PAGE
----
Over the past 24 hours, there's been an abundance of news about autonomous cars. Here's a recap of the three most notable items, involving California's long-awaited announcement of self-driving car rules, Google's business plans, and Tesla CEO Elon Musk's defense of Tesla's autonomous tech.
CALIFORNIA DMV DELIVERS: In May of 2014, California's DMV unveiled new rules for automakers who want to test their self-driving cars on state roads. That was a hugely important step, since many of the major players in the autonomous car arena are based in the Golden State.
Unfortunately, that was as far as the agency went. We were told that rules governing autonomous cars for actual consumers would be released this year. However, as time passed and December 31 loomed closer, many folks interested in self-driving vehicles -- including the elderly and the disabled -- began to lose hope.
Then yesterday, a holiday miracle happened: at the 11th hour, California published a draft of autonomous car regulations for all the world to see. Over the next couple of months, the DMV will host public hearings to gather input about the proposed rules from automakers, academics, enthusiasts, and other parties.
Not surprisingly, the new regulations are fairly long and involved. However, four of the more interesting points are that...
1. Autonomous vehicles will not be driverless -- at least not at first. The DMV's proposal requires a licensed driver in all autonomous vehicles, and that driver must "be capable of taking control in the event of a technology failure or other emergency". Google is not happy.
2. Automakers will be reviewed after three years. Specifically, manufacturers will receive a three-year permit to be sell autonomous cars, and at the end of the period, they'll be evaluated on issues like performance and safety.
3. Autonomous cars must come with antivirus software. According to the DMV, "Autonomous vehicles will be equipped with self-diagnostic capabilities that detect and respond to cyber-attacks or other unauthorized intrusions, alert the operator, and allow for an operator override."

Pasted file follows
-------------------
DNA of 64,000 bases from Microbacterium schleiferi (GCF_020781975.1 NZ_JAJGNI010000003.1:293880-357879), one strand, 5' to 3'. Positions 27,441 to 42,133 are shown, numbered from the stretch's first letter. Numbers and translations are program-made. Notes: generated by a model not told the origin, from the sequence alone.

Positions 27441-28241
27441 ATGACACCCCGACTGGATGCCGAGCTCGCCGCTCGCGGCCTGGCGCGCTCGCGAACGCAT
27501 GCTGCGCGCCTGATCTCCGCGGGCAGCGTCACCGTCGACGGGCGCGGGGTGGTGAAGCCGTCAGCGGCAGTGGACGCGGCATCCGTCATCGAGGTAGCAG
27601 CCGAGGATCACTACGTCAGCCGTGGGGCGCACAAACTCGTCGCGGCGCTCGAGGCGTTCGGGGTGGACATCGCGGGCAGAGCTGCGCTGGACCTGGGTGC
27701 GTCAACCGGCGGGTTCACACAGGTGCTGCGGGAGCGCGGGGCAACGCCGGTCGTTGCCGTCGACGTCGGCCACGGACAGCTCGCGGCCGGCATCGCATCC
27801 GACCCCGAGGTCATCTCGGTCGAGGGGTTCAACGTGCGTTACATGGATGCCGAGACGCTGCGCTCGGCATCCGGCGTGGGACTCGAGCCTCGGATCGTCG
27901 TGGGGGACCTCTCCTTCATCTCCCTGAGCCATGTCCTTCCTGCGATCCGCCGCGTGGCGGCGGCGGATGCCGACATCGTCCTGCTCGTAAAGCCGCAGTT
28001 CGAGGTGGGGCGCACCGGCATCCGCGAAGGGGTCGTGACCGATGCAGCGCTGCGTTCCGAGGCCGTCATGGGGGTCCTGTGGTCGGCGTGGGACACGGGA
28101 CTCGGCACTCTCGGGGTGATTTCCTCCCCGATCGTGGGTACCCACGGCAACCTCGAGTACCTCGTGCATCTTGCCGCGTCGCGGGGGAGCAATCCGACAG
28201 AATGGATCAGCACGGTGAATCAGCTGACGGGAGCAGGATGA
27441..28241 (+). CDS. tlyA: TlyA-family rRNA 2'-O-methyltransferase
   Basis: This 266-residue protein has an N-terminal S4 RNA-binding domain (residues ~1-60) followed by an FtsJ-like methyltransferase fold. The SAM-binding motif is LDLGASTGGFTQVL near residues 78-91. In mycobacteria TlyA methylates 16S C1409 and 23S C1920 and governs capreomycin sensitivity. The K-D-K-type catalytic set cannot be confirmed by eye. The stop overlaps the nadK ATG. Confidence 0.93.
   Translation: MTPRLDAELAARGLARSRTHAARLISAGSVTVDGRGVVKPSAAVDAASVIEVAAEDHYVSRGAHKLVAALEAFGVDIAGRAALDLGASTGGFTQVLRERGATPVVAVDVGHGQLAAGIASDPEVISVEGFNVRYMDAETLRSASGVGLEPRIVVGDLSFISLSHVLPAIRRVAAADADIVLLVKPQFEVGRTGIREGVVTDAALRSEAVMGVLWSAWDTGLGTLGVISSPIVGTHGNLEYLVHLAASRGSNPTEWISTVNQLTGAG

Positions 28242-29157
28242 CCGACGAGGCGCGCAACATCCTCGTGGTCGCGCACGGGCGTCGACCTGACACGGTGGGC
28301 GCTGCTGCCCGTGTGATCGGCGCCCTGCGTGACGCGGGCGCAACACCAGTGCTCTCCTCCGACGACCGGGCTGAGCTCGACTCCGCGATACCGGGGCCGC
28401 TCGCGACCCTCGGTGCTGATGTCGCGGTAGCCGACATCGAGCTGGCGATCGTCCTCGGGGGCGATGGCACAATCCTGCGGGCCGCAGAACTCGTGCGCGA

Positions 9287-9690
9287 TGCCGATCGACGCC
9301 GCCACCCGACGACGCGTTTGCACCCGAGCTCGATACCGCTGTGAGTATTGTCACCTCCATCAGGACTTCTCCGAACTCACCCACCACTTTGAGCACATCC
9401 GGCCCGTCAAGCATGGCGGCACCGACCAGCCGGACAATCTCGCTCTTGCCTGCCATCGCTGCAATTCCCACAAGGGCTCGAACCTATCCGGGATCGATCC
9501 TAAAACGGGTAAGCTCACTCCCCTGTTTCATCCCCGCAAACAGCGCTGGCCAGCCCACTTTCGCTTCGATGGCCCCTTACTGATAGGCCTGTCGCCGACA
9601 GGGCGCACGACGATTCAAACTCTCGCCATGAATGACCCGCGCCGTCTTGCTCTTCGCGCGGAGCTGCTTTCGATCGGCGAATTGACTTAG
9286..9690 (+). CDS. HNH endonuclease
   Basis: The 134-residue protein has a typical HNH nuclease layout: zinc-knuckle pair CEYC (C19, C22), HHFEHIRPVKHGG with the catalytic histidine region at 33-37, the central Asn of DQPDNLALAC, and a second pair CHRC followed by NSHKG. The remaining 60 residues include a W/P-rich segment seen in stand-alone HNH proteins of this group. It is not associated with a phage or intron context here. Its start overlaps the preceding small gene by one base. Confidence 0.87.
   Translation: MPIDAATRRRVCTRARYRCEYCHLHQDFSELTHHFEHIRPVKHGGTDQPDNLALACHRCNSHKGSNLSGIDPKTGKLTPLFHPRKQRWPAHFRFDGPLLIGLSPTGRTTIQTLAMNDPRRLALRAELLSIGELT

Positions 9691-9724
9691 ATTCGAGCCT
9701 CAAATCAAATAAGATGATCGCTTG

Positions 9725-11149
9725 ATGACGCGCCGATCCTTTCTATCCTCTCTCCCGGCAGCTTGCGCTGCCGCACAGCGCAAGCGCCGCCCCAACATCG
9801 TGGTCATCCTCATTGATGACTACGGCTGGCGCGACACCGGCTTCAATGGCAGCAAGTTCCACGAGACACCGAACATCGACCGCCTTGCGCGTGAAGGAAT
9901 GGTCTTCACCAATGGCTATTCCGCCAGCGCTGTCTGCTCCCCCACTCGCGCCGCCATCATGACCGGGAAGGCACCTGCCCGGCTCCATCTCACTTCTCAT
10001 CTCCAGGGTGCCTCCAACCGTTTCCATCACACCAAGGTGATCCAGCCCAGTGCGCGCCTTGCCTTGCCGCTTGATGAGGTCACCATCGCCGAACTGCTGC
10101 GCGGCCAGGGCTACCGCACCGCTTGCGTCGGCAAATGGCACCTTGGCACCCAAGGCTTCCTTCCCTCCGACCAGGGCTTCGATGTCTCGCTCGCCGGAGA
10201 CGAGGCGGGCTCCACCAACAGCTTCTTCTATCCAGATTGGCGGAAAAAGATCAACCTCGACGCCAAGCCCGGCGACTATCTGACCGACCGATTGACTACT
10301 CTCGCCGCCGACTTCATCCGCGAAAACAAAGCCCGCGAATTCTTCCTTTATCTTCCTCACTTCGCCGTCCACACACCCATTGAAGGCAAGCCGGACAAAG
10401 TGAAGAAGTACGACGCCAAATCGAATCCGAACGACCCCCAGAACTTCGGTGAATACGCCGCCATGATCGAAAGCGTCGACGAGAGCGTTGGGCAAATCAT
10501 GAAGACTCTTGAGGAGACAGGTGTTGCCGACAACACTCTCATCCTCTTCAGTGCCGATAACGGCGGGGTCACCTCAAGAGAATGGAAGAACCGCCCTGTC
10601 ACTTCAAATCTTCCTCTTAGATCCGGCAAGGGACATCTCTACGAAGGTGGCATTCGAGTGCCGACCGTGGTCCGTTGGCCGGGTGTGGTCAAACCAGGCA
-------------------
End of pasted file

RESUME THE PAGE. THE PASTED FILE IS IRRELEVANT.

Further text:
4. The companies that have applied to test autonomous cars in California include BMW, Bosch, Cruise Automation, Delphi Automotive, Ford, Google, Honda, Mercedes-Benz, Nissan, Tesla Motors, and Volkswagen. Missing from that list is Apple, even though the tech company spoke directly with California's DMV about autonomous cars back in August.
GOOGLE WILL SPIN OFF ITS AUTONOMOUS CAR PROJECT INTO A SEPARATE COMPANY. Earlier this year, Google made headlines when it launched a holding company called Alphabet. Alphabet will act as a parent to the many projects that currently reside under Google's roof, encouraging accountability, tidying up financing, and providing some legal firewalls between enterprises.
To date, Google's autonomous car program has been housed in the company's catch-all division, Google X. When Google X hired John Krafcik to oversee the self-driving vehicle program earlier this year, Google said that the program wasn't ready to become a standalone company under Alphabet, but that it likely would in the future.
Now, the future is here.
What does that mean? At the very least, it suggests that the autonomous car program is gaining speed quickly. Until recently, Google has been the world's unofficial leader in autonomous cars, but with so many new entrants trying to get in on the action, Google is clearly ramping up its investment in the technology to stay ahead. Becoming a company in its own right could be key in helping Google maintain its edge.
ELON MUSK CRITIQUES AUTONOMOUS CAR ARTICLE: Yesterday, Bloomberg ran a piece on 26-year-old hacker, George Hotz, who says he built an autonomous car in his garage. In a month.
Hotz is a stereotypical science whizkid -- the first to jailbreak an iPhone and hack a Sony Playstation 3. He's been interested in autonomous cars for some time, and had some fairly close dealings with Musk about helping to develop Tesla's autonomous driving technology. Unfortunately, those talks fell apart, and in the article, Hotz takes pains to show how much better his hacked Acura is than a Tesla Model S.
That did not sit well with Musk, who sent out this tweet last night:
Vance article on self-driving cars was inaccurate https://t.co/AV636KAcKH— Elon Musk (@elonmusk) December 17, 2015
The tweet links to an unsigned blog post on Tesla Motors' support section, which defends Tesla's autonomous driving technology and casts plenty of side-eye at Hotz's inventions. An excerpt:
"We think it is extremely unlikely that a single person or even a small company that lacks extensive engineering validation capability will be able to produce an autonomous driving system that can be deployed to production vehicles. It may work as a limited demo on a known stretch of road -- Tesla had such a system two years ago -- but then requires enormous resources to debug over millions of miles of widely differing roads."
Did Hotz strike a nerve? Is he on to something? Did Musk's pride get the better of him? All three? We don't know, but we're eager to find out.